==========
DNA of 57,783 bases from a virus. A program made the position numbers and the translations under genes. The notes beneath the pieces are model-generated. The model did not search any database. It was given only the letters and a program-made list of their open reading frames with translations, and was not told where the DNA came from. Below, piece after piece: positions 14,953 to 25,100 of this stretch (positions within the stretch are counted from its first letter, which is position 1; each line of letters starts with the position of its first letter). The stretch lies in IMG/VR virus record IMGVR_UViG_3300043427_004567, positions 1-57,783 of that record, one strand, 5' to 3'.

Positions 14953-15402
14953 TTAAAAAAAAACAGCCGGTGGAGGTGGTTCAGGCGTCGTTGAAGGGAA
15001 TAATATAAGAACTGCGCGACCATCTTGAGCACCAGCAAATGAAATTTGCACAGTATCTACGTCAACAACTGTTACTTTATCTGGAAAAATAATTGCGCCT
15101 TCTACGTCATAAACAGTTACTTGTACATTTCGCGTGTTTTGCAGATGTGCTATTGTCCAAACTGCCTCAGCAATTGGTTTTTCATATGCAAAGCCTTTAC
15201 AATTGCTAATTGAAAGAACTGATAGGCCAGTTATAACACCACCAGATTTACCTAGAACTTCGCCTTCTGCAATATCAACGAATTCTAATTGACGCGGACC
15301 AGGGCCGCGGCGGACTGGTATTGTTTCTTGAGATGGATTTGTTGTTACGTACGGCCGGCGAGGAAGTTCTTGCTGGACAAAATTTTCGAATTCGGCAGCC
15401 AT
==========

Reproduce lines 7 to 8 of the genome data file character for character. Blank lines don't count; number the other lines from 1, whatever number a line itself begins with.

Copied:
15301 AGGGCCGCGGCGGACTGGTATTGTTTCTTGAGATGGATTTGTTGTTACGTACGGCCGGCGAGGAAGTTCTTGCTGGACAAAATTTTCGAATTCGGCAGCC
15401 AT